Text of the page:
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Calvin College Study Plays Key Role in Clean Water Project

October 3, 2018
Calvin College students Matthew Bone (left) and Jamison Koeman (right) use the Sawyer PointONE water filter to change dirty river water into clean drinking water on Calvin College’s campus.

Calvin College students Matthew Bone (left) and Jamison Koeman (right) use the Sawyer PointONE water filter to change dirty river water into clean drinking water on Calvin College’s campus.

Students from Calvin College in Grand Rapids, Mich. played an integral role in a research project this summer that could lead to profound public health advancements on a global scale.

In partnership with Florida-based Sawyer International and Texas-based The Last Well, five Calvin College students collected, analyzed and mapped data that shows the distribution of Sawyer PointONE water filter systems in Liberian households is drastically improving the health of nearly a million people in Liberia. The three-pronged partnership is part of the team that aims to bring safe, clean water to the entire country of Liberia by 2020.

To achieve this goal, the Last Well is on the ground in Liberia distributing nearly 120,000 donated Sawyer PointONE water filter systems in communities and rural areas in Liberia. They are also teaching Liberians how to use and clean the filters and tracking the results through the GIS system. When the mission is complete in two years, Liberia will be the first developing country with clean water from one border to another.

“We are grateful for the partnership with Calvin College and the Clean Water Institute of Calvin College and appreciate the dedication and hard work the students and professors there have put into this project,” said Darrel Larson, international director of Sawyer Products. “The work they are doing to help us in our clean water endeavor could potentially have a profound global effect beyond Liberia’s borders.”

Since the effort began in 2009, there have been over 45,000 filters funded and placed in Liberia households within five of the country’s 15 counties. Another 33,000 filters have been funded and ready to be placed in homes this year, while the remaining 40,000 or more filters still need funding for placement in 2019 and 2020.

With the support of Calvin College and Sawyer, The Last Well is well on its way in achieving its goal of ensuring everyone in Liberia is within a 15-minute walking distance to a clean water source by 2020.

“Water is an extremely important resource. It is necessary for life and if it is not clean, it can strike you with disease,” said Jamison Koeman, a Calvin senior studying public health. “I use a lot of water on a daily basis, often times without thinking. Thinking back on my daily use of water, I can't fathom what it would be like to have to think about how I was going to get my water each day, and, if it would get me sick.”

Koeman is among the group of Calvin students — majoring in public health, mathematics and statistics and geography — selected to conduct research for the united cause. The college’s geography students worked on a GIS mapping application for Sawyer, which illustrates the locations of the water filters, health effects in the distribution area and basic demographic information, while the mathematics and statistics team acted as data detectives and analyzed the data, and the public health team interpreted the data and deciphered how it correlates to the health of Liberians.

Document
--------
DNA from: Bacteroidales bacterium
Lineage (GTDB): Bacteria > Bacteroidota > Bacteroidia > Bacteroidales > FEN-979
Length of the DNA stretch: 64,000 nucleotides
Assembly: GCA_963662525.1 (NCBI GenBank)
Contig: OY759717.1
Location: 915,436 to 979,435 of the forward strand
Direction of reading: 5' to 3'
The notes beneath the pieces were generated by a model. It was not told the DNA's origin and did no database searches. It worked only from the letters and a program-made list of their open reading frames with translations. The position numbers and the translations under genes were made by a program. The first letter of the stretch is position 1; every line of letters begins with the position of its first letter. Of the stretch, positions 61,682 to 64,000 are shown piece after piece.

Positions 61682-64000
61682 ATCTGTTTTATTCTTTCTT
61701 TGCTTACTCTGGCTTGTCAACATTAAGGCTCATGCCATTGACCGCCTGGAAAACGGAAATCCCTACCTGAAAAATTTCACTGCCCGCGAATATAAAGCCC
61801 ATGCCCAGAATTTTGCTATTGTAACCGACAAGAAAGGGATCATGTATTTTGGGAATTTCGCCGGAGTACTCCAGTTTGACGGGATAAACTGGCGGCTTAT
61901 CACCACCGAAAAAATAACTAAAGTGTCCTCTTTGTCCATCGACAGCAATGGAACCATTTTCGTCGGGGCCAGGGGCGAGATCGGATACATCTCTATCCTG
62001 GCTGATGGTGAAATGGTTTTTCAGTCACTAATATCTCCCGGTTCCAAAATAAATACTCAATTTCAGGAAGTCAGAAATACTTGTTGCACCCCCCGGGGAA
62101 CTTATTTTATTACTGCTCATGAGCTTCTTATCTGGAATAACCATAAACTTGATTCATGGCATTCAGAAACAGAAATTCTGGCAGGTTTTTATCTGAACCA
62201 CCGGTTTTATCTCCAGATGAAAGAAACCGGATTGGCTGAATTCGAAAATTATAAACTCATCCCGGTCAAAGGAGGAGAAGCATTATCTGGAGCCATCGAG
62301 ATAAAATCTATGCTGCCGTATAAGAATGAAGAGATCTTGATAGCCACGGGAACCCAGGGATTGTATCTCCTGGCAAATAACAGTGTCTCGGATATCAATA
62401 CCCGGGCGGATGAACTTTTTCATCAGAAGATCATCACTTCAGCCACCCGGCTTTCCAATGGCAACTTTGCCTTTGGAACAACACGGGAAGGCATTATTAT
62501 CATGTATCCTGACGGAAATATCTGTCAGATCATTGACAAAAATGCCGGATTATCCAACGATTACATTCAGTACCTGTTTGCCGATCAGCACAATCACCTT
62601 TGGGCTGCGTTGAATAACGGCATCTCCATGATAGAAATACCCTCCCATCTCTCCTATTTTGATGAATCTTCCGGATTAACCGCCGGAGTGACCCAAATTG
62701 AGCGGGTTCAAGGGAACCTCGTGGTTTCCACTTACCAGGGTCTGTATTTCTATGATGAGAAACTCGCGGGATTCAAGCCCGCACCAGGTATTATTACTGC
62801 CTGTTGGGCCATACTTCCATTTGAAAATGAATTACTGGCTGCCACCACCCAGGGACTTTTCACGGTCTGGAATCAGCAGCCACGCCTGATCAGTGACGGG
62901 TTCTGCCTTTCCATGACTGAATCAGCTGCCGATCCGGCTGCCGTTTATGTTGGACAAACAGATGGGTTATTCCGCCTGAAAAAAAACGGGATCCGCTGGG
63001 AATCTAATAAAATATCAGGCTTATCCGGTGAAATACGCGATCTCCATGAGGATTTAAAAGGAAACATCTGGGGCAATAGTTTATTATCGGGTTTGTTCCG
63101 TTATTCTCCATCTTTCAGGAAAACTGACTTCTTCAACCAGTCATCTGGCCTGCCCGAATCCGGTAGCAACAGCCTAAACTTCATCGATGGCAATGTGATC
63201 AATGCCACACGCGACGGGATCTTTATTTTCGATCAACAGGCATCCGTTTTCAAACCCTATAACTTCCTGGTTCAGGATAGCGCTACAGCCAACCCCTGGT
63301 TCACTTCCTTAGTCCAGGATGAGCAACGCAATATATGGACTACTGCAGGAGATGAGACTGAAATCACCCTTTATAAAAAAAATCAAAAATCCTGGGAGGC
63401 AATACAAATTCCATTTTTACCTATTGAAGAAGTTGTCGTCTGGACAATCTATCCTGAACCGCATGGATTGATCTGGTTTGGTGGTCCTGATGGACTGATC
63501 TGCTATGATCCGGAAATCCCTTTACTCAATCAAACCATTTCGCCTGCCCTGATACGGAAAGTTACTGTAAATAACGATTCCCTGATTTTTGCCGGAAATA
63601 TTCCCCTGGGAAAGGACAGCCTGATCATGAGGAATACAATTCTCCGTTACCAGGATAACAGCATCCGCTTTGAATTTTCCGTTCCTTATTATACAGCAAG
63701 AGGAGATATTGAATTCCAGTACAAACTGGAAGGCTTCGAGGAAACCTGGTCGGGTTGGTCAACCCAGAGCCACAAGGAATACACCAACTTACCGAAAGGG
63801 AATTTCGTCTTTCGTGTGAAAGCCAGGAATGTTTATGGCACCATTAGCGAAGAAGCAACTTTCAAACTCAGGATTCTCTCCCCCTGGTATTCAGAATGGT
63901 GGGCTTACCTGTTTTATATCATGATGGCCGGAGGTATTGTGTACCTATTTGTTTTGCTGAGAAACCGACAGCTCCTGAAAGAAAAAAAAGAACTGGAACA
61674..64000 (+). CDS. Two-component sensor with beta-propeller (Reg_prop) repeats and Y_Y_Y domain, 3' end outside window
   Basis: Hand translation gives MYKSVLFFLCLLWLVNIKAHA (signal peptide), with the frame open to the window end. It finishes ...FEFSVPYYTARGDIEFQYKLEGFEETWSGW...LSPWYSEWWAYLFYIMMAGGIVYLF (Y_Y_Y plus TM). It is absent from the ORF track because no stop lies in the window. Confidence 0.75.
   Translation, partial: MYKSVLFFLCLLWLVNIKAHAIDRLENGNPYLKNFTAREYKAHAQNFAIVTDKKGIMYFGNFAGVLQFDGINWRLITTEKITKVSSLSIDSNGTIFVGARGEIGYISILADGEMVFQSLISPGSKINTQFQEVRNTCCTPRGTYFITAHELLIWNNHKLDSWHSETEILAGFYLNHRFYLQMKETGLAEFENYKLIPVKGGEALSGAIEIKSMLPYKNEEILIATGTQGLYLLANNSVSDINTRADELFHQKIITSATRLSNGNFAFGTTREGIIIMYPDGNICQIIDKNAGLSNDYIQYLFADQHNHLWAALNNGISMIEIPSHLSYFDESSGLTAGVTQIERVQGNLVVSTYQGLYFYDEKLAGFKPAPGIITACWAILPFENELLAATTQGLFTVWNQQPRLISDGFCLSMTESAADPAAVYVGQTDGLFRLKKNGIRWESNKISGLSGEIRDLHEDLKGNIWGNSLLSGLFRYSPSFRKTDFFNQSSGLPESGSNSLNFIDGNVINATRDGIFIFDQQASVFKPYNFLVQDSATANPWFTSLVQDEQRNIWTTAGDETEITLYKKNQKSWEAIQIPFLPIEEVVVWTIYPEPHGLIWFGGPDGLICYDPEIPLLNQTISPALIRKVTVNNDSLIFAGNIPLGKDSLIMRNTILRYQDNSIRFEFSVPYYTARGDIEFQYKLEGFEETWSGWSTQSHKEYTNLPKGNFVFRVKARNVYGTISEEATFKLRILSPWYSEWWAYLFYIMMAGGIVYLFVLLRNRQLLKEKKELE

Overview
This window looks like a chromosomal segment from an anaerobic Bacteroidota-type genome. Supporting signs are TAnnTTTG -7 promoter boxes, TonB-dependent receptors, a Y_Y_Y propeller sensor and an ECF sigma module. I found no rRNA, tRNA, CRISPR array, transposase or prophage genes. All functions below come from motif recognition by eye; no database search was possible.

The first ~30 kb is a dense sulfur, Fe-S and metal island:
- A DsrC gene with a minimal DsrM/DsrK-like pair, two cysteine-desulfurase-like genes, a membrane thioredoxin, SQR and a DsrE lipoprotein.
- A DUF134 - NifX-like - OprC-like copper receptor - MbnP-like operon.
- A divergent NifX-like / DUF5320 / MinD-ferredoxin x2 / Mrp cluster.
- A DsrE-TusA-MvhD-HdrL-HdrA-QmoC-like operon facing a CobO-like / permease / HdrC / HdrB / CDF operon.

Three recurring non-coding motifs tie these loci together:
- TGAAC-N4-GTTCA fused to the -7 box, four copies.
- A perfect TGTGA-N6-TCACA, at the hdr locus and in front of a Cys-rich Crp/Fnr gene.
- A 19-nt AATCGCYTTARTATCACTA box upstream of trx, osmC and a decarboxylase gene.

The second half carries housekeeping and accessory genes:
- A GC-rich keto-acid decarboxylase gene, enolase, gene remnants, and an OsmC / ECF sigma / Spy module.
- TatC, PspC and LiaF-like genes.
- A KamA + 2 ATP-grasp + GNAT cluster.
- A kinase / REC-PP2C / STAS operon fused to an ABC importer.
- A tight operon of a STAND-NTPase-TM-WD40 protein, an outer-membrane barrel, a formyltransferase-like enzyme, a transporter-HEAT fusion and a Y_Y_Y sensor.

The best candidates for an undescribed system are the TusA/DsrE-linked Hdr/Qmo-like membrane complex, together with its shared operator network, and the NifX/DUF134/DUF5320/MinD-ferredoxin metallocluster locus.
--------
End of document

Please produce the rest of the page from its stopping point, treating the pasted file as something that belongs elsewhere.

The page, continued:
As part of the project, Koeman wrote a case study with Calvin College associate professor and research mentor Kristen Alford about how the partnership between Sawyer, The Last Well and the college has been beneficial for the project’s mission in Liberia, and how this approach can lead to dynamic changes globally. It will be submitted for publication in the Christian Journal for Global Health.

“These partnerships hold potential for sustainable work that can provide lasting change in alleviating population health problems,” he said. “But partnership work in global health also holds the potential for detrimental change if sustainability is not accounted for.”

Alford, Calvin College associate professor of public health and social work, is astounded by the health improvements they have reported from the water filtration distribution in Liberia.

Based on surveys from 24,600 Liberian households, 12 percent of children under 5 years old experienced diarrhea before receiving Sawyer water filters. In addition, 10 percent of those 5-17 years old and 11 percent of those 18 and over also exhibited similar symptoms.

After using the water filter for six to eight weeks, preliminary findings reveal diarrhea had been reduced significantly in those households: Only about 1 percent of children under 5 years old and less than 1 percent of those 5-17 years old and less than 1 percent of those 18 years and over reported having diarrhea in the past two weeks.

“What’s exciting to us is seeing that these kids in Liberia who wouldn’t have these opportunities to grow and thrive, are now having these opportunities,” Alford said. “Anytime you see a child not only being able to live, but to live well because of something that seems pretty simple, like the distribution of one water filter to their household, that’s exciting. This is going to be a major change for the world.”

Sawyer was founded in 1984, Sawyer has been at the forefront of innovation in water filtration, insect repellent, sunscreen, and first aid. Not only are Sawyer’s filters one of the most popular on the trail, they are being used in over 80 developing countries to provide people with clean drinking water. The majority of Sawyer’s products are proudly made in the USA in Safety Harbor, Florida. For more information, visit